The travel adviser: Mysterious, murky meanderings of airline alliances

El Al, rebuffed and rejected by the alliances, reiterates that its ability to effectively compete with European carriers has been hurt because of their rejections.

LAX airport Los Angeles 370 (photo credit: REUTERS)
LAX airport Los Angeles 370
(photo credit: REUTERS)
The largest omission made on behalf of leisure clients, is failure to ensure they have frequent flier membership when they purchase a ticket.
This is because they believe they don’t fly enough to accumulate enough miles for a bonus ticket or because they fly a multitude of airlines.
Yet that is the reason that airline alliances exist. At its core, an airline alliance is an agreement between two or more airlines to cooperate on a substantial level. Historically, it began with “codeshare,” an agreement where two or more airlines share the same flight. Back in 1989, KLM (Royal Dutch Airlines) and Northwest (long ago merged with Delta) agreed to codeshare their flights. It kicked into high gear when the Netherlands signed the first open skies agreement. This gave both countries unrestricted landing rights on each other’s soil.
It took until 1997 for the Star Alliance to be formed; uniting Air Canada, Lufthansa, Scandinavian Airlines, Thai Airways and United Airlines. This exclusive club led to competing airlines to form One World in 1998; spearheaded by British, American Airlines, Qantas and Cathay Pacific. In June 2002, the last alliance, SkyTeam came into existence, a union by Delta, Air France, AeroMexico and Korean Air.
From little acorns grow mighty oaks and today the three alliances combined fly over 60 percent of the worlds’ passengers. The ability of an airline to join an alliance is often restricted by laws and regulations and subject to approval by authorities. Antitrust laws play a large role.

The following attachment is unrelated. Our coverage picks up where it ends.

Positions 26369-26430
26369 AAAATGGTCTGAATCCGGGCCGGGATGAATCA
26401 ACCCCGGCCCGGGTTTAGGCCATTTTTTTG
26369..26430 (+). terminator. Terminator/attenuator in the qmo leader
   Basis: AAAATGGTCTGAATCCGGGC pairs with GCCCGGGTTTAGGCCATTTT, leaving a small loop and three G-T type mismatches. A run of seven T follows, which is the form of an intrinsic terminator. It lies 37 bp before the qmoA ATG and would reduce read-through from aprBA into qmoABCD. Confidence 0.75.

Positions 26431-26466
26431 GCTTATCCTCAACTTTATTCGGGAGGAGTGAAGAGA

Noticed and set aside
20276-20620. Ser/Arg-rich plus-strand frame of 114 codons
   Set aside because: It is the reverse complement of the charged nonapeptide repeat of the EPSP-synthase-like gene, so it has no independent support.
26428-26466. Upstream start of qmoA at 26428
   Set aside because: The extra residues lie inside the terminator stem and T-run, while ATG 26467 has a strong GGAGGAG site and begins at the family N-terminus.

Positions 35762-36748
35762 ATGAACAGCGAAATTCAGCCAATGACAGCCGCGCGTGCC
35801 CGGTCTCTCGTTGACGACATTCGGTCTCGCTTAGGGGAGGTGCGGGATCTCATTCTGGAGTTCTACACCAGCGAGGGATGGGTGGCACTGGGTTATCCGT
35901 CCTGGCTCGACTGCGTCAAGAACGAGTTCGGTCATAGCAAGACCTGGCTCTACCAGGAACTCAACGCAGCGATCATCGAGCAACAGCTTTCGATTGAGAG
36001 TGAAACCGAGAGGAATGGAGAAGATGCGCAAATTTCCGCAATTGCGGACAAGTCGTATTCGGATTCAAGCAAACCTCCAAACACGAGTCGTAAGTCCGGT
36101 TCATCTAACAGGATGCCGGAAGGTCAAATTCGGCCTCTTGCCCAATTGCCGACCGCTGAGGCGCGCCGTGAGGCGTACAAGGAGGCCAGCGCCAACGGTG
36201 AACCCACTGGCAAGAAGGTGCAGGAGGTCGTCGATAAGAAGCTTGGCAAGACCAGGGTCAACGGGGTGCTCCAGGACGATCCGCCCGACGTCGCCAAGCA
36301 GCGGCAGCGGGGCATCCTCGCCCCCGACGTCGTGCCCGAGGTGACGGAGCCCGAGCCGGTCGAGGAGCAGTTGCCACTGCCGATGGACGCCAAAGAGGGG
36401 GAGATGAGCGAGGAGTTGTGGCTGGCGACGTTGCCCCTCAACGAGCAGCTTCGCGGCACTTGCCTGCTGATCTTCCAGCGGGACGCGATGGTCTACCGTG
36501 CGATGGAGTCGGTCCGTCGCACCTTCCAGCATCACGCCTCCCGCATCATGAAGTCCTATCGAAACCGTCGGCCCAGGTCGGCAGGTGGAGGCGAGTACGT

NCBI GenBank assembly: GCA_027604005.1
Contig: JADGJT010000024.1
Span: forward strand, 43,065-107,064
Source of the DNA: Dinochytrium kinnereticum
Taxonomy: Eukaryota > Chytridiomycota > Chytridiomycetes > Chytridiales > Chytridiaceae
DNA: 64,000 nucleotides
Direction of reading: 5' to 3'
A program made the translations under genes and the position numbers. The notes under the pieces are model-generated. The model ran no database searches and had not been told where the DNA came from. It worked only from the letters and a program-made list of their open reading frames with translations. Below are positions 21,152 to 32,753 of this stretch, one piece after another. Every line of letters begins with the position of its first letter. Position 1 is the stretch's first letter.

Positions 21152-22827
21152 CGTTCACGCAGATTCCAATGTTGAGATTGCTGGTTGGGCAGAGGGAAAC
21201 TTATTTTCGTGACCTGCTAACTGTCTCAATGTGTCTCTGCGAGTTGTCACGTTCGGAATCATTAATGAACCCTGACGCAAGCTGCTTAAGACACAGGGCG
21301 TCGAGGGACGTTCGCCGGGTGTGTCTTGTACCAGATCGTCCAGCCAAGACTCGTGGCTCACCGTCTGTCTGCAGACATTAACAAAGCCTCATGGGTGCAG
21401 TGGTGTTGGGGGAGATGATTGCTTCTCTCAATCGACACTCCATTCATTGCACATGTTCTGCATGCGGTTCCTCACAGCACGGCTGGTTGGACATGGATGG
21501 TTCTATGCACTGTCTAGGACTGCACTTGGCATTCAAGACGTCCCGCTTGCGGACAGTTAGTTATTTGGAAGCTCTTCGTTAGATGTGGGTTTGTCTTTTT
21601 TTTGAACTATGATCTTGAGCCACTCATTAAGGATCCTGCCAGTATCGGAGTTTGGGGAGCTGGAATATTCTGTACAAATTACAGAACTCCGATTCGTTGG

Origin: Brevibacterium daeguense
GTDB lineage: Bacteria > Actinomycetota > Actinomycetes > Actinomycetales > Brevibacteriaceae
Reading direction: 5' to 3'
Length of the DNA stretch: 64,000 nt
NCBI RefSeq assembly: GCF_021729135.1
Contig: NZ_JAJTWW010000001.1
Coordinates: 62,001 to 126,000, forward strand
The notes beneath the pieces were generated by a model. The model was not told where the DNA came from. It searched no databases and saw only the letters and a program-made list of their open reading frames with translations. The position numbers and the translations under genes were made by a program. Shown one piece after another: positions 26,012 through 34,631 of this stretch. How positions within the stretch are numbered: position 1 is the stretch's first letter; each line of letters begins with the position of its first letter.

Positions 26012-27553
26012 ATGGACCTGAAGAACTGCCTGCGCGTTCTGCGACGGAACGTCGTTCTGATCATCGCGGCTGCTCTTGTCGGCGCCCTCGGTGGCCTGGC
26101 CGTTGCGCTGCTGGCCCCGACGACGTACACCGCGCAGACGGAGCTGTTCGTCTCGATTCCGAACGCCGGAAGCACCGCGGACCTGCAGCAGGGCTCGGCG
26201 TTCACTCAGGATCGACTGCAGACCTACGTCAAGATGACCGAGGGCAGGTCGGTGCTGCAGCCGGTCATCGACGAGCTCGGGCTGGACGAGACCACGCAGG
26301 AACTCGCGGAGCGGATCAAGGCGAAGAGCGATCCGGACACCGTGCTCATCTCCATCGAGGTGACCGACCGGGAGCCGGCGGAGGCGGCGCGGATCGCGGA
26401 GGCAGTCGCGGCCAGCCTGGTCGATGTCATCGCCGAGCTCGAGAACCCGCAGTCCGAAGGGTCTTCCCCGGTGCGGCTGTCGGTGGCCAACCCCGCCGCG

The desired benefits of an alliance should consist of an extended network; often realized though codesharing agreements. Potential cost reductions could result from sharing of sales offices, maintenance facilities and operational facilities, primarily the computer system.
Operational staff could also be curtailed in such areas as marketing and branding. The three alliances love to trumpet the traveler benefits. These can include: • Lower prices due to lower costs • More destinations within easy reach • More departure times to choose from • Shorter travel times as a result of optimized transfers • A wider range of airport lounges shared with alliance members • Faster mileage rewards by earning miles on several different airlines • Round-the-World tickets, enabling travelers to fly over the world for a relatively low price But don’t drink the lemonade so quickly. Airline alliances also create disadvantages for the traveler, such as: • Higher prices when all competition is erased on a certain route • Less frequent flights For instance, if two airlines separately fly more than once a day respectively on a shared route, their alliance most likely will fly less. My favorite example is between Amsterdam (KLM’s home city) and Detroit (a Delta hub). Today, only one airline flies nonstop between the two cities, Delta, with KLM opting to piggy back on the flights. The price for this monopoly route is thus 30% higher than flights of identical distances – say Paris to Detroit.
• Raising the barrier higher and higher with more and more restrictions to earn that elusive mileage ticket Proponents argue that limited co-operation in these alliances gives choice and raises standards. Opponents argue that these alliances are bullying monopolistic cartels and are reducing competition. Frequent fliers report that whereas earning and redeeming mileage tickets in the past was relatively easy, the obstacles today are far more complicated with a paucity of seats available unless reserved months in advance.
So what does this mean for the passenger? In principle, passengers are concerned primarily about three things: safety, price and product. The safety issue should be left out of the comparison between alliance and non-aligned airlines as airlines not aligned – El Al and Emirates are prime examples – have sterling security records.
I’m less convinced of their spurious argument that alliances allow airlines to lower their cost base and pass on those savings to passengers.
Espousing the contrary view are the executives at Emirates Airlines. They argue that alliances have undue influence over airports and in particular the allocation of valuable slots. This means that the barriers to new entrants in the airline market are raised even higher. In fact, eight out of the top 13 airports in the world have more than a 50% share by alliance carriers.